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Region Stories

These stories illustrate how early childhood programs and services funded by First Things First make a difference for young children and families in communities across Arizona.

College scholarship a life-changer for child care provider

woman-headshot-smilingWhen Desiree Lohrenz decided to open a home child care center in Tucson, she wanted it to be the kind of early learning environment that would have a lasting impact on young boys and girls.

While working to obtain certification as a licensed care provider, she came across Quality First, a signature program of First Things First (FTF) that seeks to improve early learning for Arizona’s youngest children.

Lohrenz seized the opportunity for training and tools that Quality First offers through coaching, assessments and incentives that would ultimately benefit the children in her care.

“One of the biggest points in the training in Quality First is meaningful interactions,” Lohrenz said. “It’s not just ‘here’s my classroom, here’s my lesson plan.’ It’s ‘how do we get them to truly understand the lesson? How do we reach each individual child? How do we make learning count for them?'”

She soon learned of Quality First’s professional development program. One part of the FTF program offers college scholarships for educators to take early childhood education classes. She quickly enrolled in Pima Community College and now has an associate degree in early childhood education. She is currently working toward a bachelor’s degree at the University of Arizona. She expects to graduate in May 2018.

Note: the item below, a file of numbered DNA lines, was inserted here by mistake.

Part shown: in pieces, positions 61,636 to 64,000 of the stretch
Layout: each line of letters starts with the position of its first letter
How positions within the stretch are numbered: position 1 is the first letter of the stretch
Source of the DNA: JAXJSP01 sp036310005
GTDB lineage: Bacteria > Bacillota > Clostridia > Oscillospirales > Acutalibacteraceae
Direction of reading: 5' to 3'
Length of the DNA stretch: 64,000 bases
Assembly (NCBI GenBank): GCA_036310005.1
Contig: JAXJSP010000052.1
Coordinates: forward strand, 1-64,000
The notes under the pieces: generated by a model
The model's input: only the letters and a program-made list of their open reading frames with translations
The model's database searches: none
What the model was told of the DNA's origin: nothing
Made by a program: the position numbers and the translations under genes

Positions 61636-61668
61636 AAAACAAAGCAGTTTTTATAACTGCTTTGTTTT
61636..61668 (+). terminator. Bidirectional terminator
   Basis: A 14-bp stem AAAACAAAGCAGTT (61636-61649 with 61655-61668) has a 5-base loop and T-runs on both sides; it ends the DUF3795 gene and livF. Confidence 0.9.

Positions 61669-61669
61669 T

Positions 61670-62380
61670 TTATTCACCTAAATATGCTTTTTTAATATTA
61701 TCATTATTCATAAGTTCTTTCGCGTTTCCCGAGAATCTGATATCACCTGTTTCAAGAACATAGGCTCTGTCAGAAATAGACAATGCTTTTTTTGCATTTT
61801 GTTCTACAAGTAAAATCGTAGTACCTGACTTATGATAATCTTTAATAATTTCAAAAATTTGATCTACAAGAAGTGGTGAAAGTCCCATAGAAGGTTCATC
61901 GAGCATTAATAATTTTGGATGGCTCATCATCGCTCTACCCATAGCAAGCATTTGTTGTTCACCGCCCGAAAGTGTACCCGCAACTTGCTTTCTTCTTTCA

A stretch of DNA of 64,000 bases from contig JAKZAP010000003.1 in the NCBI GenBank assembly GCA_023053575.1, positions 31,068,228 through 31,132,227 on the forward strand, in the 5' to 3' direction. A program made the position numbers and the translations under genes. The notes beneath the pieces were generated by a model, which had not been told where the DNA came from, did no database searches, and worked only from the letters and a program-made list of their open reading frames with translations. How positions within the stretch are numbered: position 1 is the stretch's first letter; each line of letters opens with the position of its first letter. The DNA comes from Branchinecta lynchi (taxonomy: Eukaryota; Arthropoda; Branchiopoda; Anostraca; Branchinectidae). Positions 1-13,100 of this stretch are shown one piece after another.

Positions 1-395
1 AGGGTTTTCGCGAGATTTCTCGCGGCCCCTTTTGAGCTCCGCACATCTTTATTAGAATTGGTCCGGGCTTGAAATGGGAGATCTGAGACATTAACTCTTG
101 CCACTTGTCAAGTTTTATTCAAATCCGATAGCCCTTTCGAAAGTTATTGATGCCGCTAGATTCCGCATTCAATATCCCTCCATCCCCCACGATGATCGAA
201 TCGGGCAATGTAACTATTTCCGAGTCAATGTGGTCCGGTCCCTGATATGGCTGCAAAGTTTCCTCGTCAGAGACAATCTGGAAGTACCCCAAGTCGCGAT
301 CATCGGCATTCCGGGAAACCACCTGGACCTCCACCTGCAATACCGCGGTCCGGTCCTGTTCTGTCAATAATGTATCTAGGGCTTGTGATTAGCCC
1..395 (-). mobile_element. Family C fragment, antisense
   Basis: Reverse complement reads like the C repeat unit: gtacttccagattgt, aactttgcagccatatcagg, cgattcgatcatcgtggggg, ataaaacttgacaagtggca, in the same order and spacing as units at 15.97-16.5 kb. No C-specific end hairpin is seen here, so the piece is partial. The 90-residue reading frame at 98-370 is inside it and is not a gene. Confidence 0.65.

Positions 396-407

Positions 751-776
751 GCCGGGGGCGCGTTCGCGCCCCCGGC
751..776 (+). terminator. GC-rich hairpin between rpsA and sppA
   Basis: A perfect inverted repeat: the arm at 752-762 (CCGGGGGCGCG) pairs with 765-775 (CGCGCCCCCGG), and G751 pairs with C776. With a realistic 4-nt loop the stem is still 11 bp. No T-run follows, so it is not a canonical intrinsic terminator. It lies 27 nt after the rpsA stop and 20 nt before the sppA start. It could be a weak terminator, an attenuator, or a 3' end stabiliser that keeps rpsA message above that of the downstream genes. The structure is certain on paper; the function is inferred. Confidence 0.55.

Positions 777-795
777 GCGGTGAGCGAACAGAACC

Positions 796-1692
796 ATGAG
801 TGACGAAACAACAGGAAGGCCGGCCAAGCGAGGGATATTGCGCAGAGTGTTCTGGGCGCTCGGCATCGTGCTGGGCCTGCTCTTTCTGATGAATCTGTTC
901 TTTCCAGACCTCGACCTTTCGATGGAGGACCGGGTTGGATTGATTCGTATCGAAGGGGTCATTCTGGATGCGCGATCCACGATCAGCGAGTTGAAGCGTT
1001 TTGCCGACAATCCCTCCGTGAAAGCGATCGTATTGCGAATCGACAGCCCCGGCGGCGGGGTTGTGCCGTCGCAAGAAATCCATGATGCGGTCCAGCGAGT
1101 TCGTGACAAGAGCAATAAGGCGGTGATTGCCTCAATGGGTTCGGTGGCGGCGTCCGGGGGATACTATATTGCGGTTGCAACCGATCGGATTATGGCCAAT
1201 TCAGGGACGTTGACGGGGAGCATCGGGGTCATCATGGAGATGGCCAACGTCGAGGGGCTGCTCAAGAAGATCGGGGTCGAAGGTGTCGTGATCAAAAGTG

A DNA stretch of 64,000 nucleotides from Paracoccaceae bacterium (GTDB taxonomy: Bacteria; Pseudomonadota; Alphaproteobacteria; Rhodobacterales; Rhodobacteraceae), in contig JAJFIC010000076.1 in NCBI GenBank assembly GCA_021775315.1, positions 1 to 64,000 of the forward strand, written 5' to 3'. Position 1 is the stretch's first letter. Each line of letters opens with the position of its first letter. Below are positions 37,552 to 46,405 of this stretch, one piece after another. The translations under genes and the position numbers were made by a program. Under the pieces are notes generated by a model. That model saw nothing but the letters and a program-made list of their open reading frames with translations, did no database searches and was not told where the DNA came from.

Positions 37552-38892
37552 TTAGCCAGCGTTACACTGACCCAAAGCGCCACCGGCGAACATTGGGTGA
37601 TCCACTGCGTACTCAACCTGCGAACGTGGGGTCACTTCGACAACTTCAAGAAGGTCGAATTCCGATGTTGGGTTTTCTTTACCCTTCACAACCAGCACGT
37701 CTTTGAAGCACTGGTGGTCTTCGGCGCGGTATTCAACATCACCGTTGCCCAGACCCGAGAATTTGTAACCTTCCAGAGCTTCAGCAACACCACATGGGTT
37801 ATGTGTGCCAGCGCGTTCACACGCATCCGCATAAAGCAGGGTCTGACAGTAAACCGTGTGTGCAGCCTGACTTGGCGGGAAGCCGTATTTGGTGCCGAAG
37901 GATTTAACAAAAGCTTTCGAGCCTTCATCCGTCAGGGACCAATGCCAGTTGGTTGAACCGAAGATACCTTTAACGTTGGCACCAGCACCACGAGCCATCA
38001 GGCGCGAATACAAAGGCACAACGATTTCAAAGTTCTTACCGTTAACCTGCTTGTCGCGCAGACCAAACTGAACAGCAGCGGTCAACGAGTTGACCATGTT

“My degree has further increased my understanding and appreciation for differences in young children in every way,” Lohrenz said. “Working with special needs children, I have a better understanding of how to work with children of all backgrounds and abilities.”

She now uses her early childhood education skills in a Quality First preschool in Vail, where her work impacts dozens of children daily.

“You see the children open up,” Lohrenz said. “When you first see them, you don’t know how they’re going to respond to something. You don’t know how they’re going to make that connection. And by the end of it, they’re fully ready for kindergarten.”

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